The Wild Side

African Rift Lake trea­sures un­der threat

Animal Scene - - CONTENTS - by Gregg Yan

They are among the most col­or­ful fresh­wa­ter fish around, their bold col­ors and ag­gres­sive be­hav­ior al­most like marine fish. Their home wa­ters have the same ph as salt­wa­ter. Even their habi­tats -- wave-pounded rocky shores, shell-lit­tered sand flats and open wa­ter pa­trolled by preda­tors -look eerily like co­ral reefs. An­i­mal Scene read­ers, meet the famed ci­ch­lids of Africa’s Great Rift Lakes. Formed mil­lions of years ago in East Africa’s Rift Val­ley (where hu­mans orig­i­nated), three of the planet’s largest lakes oc­cupy a re­gion twice the length of the Philip­pines. Lakes Vic­to­ria, Malawi, and Tan­ganyika evolved as oases of fresh­wa­ter di­ver­sity in the savanna scrubs of Africa, host­ing more ci­ch­lid species than any other place on earth. Lake Malawi alone is home to around 15 per­cent of the planet’s fresh­wa­ter fish species, nearly all of them en­demic. Well known to both aquar­ists and fish farm­ers (tilapia are im­por­tant food fish), ci­ch­lids (Sick-lids) are one of the largest fish groups. Over 1,600 species have been de­scribed, with more be­ing dis­cov­ered an­nu­ally (there could be well over 3,000 species in all). They range in size from un­der an inch to over a me­ter and are found in Africa, the Amer­i­cas, and parts of Asia. To aquar­ists, the most well­known ci­ch­lids are prob­a­bly the grace­ful striped an­gelfish of Ama­zo­nia -- but in terms of color and bold­ness, Africa’s Rift Lake ci­ch­lids reign as kings.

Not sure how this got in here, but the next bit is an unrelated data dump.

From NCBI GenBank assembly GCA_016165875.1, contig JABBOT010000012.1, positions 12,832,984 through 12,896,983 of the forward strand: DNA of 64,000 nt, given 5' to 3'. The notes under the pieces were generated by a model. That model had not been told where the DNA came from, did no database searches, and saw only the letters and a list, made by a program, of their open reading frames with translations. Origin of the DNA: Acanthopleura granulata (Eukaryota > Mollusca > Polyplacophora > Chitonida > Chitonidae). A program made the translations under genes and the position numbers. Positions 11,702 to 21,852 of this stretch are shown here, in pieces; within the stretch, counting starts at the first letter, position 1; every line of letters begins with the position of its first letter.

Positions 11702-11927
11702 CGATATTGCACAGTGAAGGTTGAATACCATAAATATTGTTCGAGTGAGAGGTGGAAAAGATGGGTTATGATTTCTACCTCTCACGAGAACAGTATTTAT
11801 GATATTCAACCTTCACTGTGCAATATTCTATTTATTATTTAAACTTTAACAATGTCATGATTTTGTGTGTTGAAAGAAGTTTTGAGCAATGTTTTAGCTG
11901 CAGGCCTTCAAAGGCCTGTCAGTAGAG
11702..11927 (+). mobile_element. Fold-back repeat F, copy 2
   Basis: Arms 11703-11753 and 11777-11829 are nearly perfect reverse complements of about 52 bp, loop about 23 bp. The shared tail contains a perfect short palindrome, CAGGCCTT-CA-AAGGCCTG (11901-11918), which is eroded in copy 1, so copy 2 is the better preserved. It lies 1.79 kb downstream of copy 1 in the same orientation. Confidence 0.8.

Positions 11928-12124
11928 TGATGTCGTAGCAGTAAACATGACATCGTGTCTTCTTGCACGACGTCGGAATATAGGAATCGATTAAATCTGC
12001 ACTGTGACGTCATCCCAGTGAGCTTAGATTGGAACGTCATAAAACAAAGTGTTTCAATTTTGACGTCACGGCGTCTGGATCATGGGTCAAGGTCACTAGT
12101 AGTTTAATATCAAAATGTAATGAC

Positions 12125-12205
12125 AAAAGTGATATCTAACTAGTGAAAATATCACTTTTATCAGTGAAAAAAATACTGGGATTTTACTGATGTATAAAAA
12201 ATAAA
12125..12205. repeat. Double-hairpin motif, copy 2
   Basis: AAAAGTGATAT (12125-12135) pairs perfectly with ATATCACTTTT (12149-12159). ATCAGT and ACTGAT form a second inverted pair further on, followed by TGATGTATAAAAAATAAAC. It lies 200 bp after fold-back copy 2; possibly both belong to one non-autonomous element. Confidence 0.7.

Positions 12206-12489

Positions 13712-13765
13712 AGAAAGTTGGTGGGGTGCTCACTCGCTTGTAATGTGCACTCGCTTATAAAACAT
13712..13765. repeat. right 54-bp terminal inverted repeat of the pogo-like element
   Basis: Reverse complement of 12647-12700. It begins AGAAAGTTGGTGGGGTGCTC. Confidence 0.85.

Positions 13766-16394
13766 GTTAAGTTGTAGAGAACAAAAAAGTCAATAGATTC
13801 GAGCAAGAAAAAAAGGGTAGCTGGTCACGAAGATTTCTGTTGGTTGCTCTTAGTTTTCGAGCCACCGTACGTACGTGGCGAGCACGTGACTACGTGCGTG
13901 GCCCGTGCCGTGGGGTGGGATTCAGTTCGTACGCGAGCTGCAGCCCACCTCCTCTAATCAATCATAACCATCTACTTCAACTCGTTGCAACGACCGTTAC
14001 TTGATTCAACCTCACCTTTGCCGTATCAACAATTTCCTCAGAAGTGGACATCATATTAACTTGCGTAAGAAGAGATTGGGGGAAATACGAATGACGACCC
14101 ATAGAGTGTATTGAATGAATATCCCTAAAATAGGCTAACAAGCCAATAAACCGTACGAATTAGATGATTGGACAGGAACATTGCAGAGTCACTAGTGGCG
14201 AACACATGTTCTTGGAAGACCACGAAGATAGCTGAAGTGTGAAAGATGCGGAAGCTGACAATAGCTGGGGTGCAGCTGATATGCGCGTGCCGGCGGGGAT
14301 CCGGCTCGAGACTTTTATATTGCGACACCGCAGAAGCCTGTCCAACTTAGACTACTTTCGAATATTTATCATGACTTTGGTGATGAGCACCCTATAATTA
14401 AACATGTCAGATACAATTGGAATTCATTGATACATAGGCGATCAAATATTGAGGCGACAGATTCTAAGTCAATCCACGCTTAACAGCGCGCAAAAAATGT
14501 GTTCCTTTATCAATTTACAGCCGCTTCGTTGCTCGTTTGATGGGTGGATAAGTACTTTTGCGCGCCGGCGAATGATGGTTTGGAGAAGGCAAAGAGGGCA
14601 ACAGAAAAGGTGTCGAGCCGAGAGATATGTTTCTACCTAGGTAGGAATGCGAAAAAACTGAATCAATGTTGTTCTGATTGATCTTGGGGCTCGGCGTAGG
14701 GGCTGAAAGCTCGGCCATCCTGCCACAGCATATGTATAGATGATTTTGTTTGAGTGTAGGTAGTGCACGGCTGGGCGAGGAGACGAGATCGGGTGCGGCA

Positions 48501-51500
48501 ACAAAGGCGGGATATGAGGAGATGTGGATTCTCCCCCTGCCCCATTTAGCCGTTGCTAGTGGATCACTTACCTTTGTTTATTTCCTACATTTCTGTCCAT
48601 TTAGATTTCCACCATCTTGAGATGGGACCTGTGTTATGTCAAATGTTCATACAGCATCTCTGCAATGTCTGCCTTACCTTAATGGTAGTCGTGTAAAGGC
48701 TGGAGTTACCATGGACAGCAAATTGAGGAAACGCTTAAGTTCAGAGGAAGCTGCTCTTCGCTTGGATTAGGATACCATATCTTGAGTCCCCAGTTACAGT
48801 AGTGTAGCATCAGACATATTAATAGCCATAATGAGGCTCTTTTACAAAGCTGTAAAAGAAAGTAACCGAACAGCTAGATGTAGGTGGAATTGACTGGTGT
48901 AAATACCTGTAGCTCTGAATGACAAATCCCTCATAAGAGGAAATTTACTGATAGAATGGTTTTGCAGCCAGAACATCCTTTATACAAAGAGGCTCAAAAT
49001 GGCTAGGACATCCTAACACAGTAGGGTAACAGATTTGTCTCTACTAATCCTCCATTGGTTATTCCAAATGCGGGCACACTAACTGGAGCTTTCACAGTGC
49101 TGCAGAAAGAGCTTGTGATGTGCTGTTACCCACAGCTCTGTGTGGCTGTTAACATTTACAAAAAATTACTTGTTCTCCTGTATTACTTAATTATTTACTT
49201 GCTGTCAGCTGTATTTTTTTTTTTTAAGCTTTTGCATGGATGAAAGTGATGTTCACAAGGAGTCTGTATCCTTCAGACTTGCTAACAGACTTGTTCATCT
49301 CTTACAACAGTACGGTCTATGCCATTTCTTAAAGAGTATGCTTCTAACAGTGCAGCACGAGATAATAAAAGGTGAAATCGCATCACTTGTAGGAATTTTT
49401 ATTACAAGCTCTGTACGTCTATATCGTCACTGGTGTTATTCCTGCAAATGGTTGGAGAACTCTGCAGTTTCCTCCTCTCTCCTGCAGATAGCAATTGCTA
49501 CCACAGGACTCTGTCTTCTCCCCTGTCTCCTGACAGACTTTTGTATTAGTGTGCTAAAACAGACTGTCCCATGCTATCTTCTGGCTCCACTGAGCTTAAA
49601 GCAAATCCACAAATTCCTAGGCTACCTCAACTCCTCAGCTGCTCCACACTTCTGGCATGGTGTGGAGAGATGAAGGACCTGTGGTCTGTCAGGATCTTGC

East Africa’s Rift Val­ley Lakes oc­cupy a re­gion roughly 3,700 kilo­me­ters long -- twice the length of the Philip­pines. They are so large that they can all be seen from space and have their own ex­ten­sive cur­rent sys­tems. From top to bot­tom are lakes Vic­to­ria, Tan­ganyika, and Malawi. Hu­mans are thought to have evolved on Ol­du­vai Gorge, to the lower right of top­most Lake Vic­to­ria. (Google Earth)

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